Key published decisions applying Section 35 FOI Act
The applicant sought access to documents concerning complaints made to the Department of Family Services (Department) about the applicant and the identity of the complainant. The Department issued a notice under section 35 of the FOI Act, to neither confirm nor deny the existence of the documents sought on the grounds that such documents, if they existed, would contain exempt matter under section 42(1)(b) of the FOI Act.
The Information Commissioner considered the normal response should be to either acknowledge that no relevant documents exist, or to acknowledge the existence of requested documents which contain matter claimed to be exempt under sections 36, 37 or 42, and justify the claims for exemption. Section 35 should be reserved for use only where special circumstances make its use necessary or appropriate. 
An applicant is necessarily disadvantaged in a review of an ordinary refusal of access decision. The extent to which meaningful submissions can be made about the exempt status of matter is affected by a lack of precise knowledge about the nature of the matter in issue. That disadvantage is exacerbated in a review of a decision relying on section 35. The review must largely proceed in private between the Information Commissioner and the agency. 
The Information Commissioner will ordinarily call for, and examine documents where they do exist, and debate the merits of the claims for exemption with the agency. If the requested document does not exist, the debate will be over the merits of a claim for exemption of a notional document of the kind to which the applicant requested. The procedures adopted regarding the applicant should, so far as practical, not be varied according to whether a requested documents does or does not exist, as that may in effect give information as to the existence or non-existence of a document. 
The applicant must necessarily be limited to submitting evidence or arguments based on what the applicant knows or believes about the requested documents, and in response to information provided by the agency, eg reasons for decision, any evidence or submissions filed by the agency which do not disclose the existence or non-existence of a document.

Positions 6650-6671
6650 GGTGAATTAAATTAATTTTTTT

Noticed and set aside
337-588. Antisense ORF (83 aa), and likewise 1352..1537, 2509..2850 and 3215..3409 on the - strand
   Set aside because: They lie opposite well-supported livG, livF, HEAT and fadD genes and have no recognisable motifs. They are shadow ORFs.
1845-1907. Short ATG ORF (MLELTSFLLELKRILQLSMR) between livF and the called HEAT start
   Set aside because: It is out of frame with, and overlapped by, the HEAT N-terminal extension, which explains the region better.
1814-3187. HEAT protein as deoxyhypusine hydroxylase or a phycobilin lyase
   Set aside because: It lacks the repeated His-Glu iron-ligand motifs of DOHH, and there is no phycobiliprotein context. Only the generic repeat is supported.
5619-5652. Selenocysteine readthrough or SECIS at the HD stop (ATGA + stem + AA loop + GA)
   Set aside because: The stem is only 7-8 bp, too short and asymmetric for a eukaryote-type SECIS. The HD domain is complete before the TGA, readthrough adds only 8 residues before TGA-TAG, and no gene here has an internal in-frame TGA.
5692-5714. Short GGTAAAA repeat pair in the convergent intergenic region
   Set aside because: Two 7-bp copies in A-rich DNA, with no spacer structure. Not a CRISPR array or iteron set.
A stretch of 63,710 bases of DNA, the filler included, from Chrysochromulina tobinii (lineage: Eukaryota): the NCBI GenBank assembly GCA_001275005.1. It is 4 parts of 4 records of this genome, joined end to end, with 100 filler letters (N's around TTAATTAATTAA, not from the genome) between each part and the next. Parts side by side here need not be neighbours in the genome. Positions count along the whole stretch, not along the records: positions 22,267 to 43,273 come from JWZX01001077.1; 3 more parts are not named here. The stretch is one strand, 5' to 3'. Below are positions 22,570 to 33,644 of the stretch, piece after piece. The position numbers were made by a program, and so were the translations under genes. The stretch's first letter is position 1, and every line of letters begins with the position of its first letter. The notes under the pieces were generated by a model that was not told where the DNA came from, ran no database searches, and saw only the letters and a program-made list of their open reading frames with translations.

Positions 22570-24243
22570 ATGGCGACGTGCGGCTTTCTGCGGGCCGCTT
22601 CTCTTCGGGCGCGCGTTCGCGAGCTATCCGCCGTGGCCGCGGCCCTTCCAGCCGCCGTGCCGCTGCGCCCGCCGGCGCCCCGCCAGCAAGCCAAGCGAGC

The agency’s submissions and evidence must be given in private where it is not practicable to provide the information without disclosing the existence or nonexistence of a document. 
The applicant sought access to documents that post-dated the winding up of the Special Branch of the Queensland Police Service (QPS). QPS neither confirmed nor denied the existence of any document on the basis that the requested documents would, if they existed, contain matter that would be exempt under one or more of the provisions in section 42 of the FOI Act.
The Information Commissioner was satisfied that the relevant document, if it existed, would be exempt under section 42(1)(a)(b)(e) or (h) of the FOI Act on the basis that disclosure could reasonably be expected to:
- prejudice the investigation of a contravention or possible contravention of law;
- enable the identity of a confidential source of information to be ascertained;
- prejudice the effectiveness of a lawful method or procedure for preventing detecting, investigating or dealing with a contravention of the law; or
- prejudice a system or procedure for the protection of persons, property or the environment.
Accordingly, the Information Commissioner was satisfied QPS was entitled to neither confirm nor deny the existence of the requested documents under section 35 of the FOI Act.
The applicant sought access to documents detailing conditions imposed on a named health practitioner’s registration. The Office of the Health Practitioner Registration Board (OHPRB) neither confirmed nor denied the existence or nonexistence of the requested documents on the basis that the documents would, if they existed, be exempt under section 42 of the FOI Act.
The Information Commissioner was satisfied OHPRB was entitled to neither confirm nor deny the existence or nonexistence of documents under section 35 of the FOI Act because if the documents sought did exist they would contain matter that would be exempt under section 42 of the FOI Act.
Last updated: March 1, 2012